The genesis of this glorious boozy beverage is located in the Abbotsfordian park of Fishtrap Creek. We discovered a treasure trove of hops growing in the wild. Our best guess as to the variety was “Cluster”, based on local history and their intense pine aroma. AJ discovered that a train system once went through the park during the days of hop production in the Fraser Valley. We surmised that a train derailed or stopped there spilling its contents around the area. This theory was the inspiration for naming our fresh hop beer, the Train Wreck FreshHop IPA.
Appearance: Light coloured; foamy head (note: the picture below was taken before the carbonation was complete)
Aroma: Very piney, herbal. Probably would have benefited from some Cascade hops, but that’s not the purpose of this beer.
Taste: A slow build up of pine taste, with a bit of that English spicy, herbal flavour. For lack of a better term, it actually tastes fresh, and a little bit of a tang (again a poor term, but the English language eludes me at the moment). The sweetness of the Munich and Honey Malt comes in a little bit later, preventing it from getting too bitter. The body also is not too thick, making it probably easier drinking than it should be.
Overall: This is most certainly an English IPA, a style I’m not a huge fan of. The herbal, piney hops are distinctive, and there is most certainly no citrus going on. Though this experiment does not confirm these hops are Cluster, it does confirm they are not some of the typical Northwest hops like Cascade, Columbus, Simcoe etc.
To best bring out the aroma and the taste of the hops, we wanted a fairly simple grain bill.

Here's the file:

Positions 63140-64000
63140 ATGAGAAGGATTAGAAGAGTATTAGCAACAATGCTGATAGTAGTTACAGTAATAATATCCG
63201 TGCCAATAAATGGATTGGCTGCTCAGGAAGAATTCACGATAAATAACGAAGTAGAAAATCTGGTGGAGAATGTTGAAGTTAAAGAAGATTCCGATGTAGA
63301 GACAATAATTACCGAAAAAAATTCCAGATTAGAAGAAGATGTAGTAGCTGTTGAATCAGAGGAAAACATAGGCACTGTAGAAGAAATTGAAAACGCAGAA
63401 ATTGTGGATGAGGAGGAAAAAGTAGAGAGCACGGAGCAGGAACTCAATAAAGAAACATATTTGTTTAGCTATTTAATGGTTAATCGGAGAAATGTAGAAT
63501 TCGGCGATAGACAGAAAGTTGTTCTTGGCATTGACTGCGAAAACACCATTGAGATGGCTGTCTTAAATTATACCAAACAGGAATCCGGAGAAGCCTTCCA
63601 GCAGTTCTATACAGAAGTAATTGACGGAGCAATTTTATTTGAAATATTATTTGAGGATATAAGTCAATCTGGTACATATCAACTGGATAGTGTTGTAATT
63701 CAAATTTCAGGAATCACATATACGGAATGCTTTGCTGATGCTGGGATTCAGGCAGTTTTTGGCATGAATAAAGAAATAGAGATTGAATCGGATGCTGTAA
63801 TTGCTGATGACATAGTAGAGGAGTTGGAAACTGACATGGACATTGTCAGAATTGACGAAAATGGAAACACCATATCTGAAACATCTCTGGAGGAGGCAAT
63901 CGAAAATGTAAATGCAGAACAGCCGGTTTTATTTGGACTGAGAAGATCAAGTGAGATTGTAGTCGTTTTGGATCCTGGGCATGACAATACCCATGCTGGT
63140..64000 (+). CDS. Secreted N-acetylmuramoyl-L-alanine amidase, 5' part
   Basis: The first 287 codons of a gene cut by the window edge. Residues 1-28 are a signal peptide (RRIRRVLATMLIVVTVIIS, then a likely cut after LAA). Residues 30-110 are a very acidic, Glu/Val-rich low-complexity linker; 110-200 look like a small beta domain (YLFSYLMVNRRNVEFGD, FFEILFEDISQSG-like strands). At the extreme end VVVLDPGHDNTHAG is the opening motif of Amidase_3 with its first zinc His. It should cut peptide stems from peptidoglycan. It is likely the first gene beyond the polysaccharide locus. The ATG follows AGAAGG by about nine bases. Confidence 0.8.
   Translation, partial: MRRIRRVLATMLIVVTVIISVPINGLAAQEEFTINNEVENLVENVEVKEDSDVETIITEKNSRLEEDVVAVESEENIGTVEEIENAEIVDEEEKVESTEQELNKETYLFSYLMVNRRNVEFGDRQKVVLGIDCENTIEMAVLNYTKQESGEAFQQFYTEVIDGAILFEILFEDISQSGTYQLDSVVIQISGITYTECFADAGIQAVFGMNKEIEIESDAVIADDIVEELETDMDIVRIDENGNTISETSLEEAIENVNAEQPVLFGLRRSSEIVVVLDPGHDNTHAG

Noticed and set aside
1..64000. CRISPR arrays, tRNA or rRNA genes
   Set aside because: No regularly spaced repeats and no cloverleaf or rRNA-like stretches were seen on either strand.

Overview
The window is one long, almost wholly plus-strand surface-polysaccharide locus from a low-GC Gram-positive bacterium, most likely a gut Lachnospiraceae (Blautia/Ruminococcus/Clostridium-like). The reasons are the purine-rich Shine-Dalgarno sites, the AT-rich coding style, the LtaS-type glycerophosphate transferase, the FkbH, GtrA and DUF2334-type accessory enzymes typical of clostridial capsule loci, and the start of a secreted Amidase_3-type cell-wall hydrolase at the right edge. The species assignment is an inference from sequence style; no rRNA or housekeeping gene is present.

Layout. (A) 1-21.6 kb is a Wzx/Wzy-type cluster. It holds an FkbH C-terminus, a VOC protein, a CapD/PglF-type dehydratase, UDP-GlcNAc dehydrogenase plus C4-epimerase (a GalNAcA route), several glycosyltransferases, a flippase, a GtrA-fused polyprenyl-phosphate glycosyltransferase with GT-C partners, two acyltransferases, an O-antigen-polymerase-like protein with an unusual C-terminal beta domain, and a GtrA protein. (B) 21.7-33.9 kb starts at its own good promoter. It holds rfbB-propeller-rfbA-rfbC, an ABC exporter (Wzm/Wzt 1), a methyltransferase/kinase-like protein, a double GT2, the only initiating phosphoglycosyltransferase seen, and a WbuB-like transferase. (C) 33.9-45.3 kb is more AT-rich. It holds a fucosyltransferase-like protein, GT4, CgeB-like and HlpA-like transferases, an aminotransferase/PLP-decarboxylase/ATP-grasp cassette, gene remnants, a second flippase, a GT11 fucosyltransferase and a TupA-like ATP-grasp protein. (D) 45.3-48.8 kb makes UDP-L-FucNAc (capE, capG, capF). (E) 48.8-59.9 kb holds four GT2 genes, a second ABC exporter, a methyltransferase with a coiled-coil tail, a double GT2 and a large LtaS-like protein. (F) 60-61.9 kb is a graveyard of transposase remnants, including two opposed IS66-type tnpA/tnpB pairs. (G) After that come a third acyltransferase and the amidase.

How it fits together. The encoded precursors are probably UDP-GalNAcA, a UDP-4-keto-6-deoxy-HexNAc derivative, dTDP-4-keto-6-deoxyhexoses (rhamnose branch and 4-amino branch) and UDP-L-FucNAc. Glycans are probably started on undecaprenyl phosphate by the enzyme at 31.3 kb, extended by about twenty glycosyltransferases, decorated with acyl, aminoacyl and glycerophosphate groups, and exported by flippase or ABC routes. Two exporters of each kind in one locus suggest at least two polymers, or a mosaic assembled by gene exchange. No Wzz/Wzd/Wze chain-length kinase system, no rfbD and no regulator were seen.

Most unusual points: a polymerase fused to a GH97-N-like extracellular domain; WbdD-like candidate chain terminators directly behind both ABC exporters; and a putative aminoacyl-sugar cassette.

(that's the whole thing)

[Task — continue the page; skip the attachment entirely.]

Specifics: 23 litre batch, 89% extraction efficiency, ABV 7.4% O.G. 1.066, IBU Unknown, single infusion mash at 66.5 Celsius for 50 minutes
Gambrinus Pale Malt: 11 lb
Gambrinus Munich Light: 1 lb (to add a little bit of maltiness)
Gambrinus Wheat Malt: 8 oz (to create a longer lasting head)
Flaked Barley: 8 oz (to increase the body)
Gambrinus Honey Malt: 4 oz (I love this malt because it adds a very nice, sweet balance, especially in an IPA. It is used in varying amounts in nearly every one of our brews)
To ensure the hops were as fresh as they could be, we mashed and sparged the grains before picking the hops. Once the wort was collected, we brought it up to a boil for 30 seconds to ensure that we stopped all enzymes from breaking the sugars down into smaller compounds (if we did not do this, the wort would be too fermentable, and the beer would have a watery body once fermentation had finished). We turned off the propane burned and let the wort cool down, then we went off to spend 2 hours picking wild hops at Fishtrap Creek, a 7 minute walk from the homebrewery. We managed to collected 5 pounds of fresh hops. Once we finished picking them, we walked back to our homebrewery, and started adding the hops to the boiling wort.
75 minutes: 6 oz
30 minutes: 2 oz
20 minutes: 4 oz
15 minutes: 2 oz
10 minutes: 2 oz
5 minutes: 4 oz
1 minute: 4 oz
You might think the amount of hops we added is insanely high. Well, that is only partially true. Since they are fresh hops, they have not been dried, and a lot of their weight is still composed of water. Brief research seemed to indicated using a ratio between 1:4 to 1:6. This means if a recipe normally called for 1 oz of dried hops, you would add 4-6 oz of fresh hops. We used the more conservative 1:4 ratio.
Yeast: Poured onto a Nottingham yeast cake left from a pale ale.
7 days primary
18 days secondary
3 oz dry hopped for 14 days (same hops we picked, except they were dried)